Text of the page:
I don't have a long history of liking players that aren't the popular choices. Growing up I loved Cal and Brady and Hoiles, each a big name in their own right. Even in the darkest years there was a Miguel Tejada or Melvin Mora or Nick Markakis to cling to.
But once, deep into our years of suffering, I loved a player who really wasn't very good. That player was Felix Pie. Pie came to the Orioles a failed Cubs prospect (the Andy MacPhail special!) traded for a couple of nobodies. When the Orioles traded for him, blog runner at the time Scott Christ had this to say:
There are few things I have strong feelings on, and one of them happens to be Felix Pie. I don't think he's any good, and I don't think he's ever going to be any good. I'm not sure he was ever any good.
Scott was mostly right of course. Felix had an ok-ish 2009 season then it went downhill from there. After 2011 he left the Orioles and disappeared in the minors, resurfacing for a few games with the Pirates in 2013 before heading overseas.
So what did I like about a not-very-good outfielder who was never able to harness the talent everyone said he had? I think in hindsight it came down to the fact that the Orioles lost A LOT and I needed something to focus on that wasn't that. Felix was able to give me that because of the way he played the game of baseball. He wore his emotions on his sleeve and his excitement was contagious.
Felix Pie ran the bases like a madman. I'll never forget watching his first home run as an Oriole early in 2009. It was against the Rangers on the road and he circled the bases so quickly that you would have thought there was a chance he could get thrown out.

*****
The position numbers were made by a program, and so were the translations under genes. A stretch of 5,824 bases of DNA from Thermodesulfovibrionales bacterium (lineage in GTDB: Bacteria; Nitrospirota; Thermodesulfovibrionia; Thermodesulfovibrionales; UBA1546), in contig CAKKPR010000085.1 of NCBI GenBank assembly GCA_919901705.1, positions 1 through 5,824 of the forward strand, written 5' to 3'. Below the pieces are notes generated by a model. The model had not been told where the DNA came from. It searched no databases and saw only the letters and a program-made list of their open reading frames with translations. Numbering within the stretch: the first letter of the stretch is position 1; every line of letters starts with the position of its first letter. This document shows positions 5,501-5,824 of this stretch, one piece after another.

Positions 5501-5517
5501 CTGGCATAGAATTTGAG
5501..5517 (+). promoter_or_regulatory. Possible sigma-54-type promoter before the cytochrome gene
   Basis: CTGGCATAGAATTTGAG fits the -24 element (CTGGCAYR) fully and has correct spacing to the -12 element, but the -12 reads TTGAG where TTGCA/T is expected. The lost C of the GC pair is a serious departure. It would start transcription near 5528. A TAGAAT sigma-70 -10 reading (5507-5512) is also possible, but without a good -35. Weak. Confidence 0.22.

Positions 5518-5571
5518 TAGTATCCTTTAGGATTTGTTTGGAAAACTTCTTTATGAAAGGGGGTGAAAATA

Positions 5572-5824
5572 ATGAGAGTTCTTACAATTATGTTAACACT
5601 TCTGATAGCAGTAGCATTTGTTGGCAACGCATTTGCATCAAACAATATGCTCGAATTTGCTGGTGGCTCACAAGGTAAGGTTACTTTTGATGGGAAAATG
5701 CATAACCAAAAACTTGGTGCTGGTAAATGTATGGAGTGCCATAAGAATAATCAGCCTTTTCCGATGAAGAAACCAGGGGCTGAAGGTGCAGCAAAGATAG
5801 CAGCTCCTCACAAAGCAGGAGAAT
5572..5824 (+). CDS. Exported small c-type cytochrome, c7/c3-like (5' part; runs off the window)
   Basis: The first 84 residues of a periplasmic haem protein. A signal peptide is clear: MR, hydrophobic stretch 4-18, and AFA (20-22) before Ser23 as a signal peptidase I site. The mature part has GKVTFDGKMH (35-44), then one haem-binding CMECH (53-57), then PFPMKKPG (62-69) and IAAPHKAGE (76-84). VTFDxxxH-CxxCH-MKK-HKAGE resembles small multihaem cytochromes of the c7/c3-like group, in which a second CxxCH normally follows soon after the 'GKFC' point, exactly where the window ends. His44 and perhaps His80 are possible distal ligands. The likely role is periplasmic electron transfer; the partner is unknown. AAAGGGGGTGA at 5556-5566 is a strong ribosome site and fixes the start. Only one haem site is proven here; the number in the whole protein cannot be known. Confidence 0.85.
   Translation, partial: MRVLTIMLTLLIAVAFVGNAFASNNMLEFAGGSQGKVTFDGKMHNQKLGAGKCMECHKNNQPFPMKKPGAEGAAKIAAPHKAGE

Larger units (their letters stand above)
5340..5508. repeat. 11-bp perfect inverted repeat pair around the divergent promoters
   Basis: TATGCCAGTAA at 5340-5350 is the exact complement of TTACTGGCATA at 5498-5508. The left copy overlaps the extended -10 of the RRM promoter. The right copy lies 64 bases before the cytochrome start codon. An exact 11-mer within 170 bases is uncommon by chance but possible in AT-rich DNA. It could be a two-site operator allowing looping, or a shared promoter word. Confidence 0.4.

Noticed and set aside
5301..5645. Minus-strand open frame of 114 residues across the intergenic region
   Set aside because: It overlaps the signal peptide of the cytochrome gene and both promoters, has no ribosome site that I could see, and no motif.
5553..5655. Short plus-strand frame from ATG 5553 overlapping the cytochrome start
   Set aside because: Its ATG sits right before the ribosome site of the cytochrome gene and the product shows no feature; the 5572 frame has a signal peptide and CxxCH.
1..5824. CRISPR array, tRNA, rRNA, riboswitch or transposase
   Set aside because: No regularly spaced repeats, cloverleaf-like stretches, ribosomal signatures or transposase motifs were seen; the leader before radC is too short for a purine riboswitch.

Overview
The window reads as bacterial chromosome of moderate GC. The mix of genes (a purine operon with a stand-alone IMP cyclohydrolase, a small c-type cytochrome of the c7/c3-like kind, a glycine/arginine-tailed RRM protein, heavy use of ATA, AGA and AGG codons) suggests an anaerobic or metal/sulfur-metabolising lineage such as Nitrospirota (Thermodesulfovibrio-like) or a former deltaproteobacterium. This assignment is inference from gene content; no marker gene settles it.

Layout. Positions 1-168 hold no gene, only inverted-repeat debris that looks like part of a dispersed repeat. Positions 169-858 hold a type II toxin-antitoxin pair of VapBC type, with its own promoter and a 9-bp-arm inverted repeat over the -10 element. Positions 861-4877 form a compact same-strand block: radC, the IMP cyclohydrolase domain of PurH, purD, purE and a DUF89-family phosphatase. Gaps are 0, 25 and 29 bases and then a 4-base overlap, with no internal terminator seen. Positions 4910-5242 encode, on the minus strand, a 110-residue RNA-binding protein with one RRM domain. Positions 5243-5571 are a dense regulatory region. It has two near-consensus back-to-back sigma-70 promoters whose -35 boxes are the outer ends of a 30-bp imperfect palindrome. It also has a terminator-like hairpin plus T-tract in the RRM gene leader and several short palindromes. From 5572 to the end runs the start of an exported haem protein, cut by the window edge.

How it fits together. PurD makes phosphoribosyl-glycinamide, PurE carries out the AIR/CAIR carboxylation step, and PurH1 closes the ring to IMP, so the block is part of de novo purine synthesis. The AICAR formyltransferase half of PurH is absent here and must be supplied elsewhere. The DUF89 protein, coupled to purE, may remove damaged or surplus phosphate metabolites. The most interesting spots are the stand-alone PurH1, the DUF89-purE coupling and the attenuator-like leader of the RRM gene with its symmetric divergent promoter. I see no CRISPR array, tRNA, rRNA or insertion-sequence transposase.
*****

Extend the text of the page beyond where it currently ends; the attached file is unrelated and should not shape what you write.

Pie was often not very good at playing baseball at the MLB level, but when he played well on either defense or offense you could feel his emotions radiating through the TV screen. I liked that a lot about him, watching him play the game like a kid while on a team that was going nowhere in the standings.
I don't have a ton of "will never forget when I saw" moments of the dark days Orioles, but in addition to Pie's first home run I will never forget when he hit for the cycle against the Angels. He stepped to the plate for his last at-bat of the game needed the toughest hit. A triple. As he hit the ball towards right-center field I jumped off my couch yelling "Run Felix!" He slid into third base with his triple and popped up excitedly, clearly thrilled about his accomplishment.
I was thrilled too. Angels manager and perpetual grump Mike Scioscia was not and glared at Felix from the dugout until later Felix felt compelled to apologize. I have never forgiven that guy.
If you were hanging around Camden Chat back in these days you may remember that I declared Pie to be an adorable player. I do take credit/blame for that but if you do a search on "Felix adorable" or "Pie adorable" most of the results are from other people. Classic Camden Chat.
But if you're looking for evidence of his adorability, there is the story of the outfield victory bump. As is the tradition of many teams, the Orioles of Felix Pie's day did the jump and bump after a team win. After some time it turned into an outfield group hug, with the reason being that Felix did not like that his foot kept getting stepped on. I mean, come on!
At this point in time 600 words about Felix Pie is probably 600 too many. But I will always have fond memories of the guy even though he never became a difference maker on the field.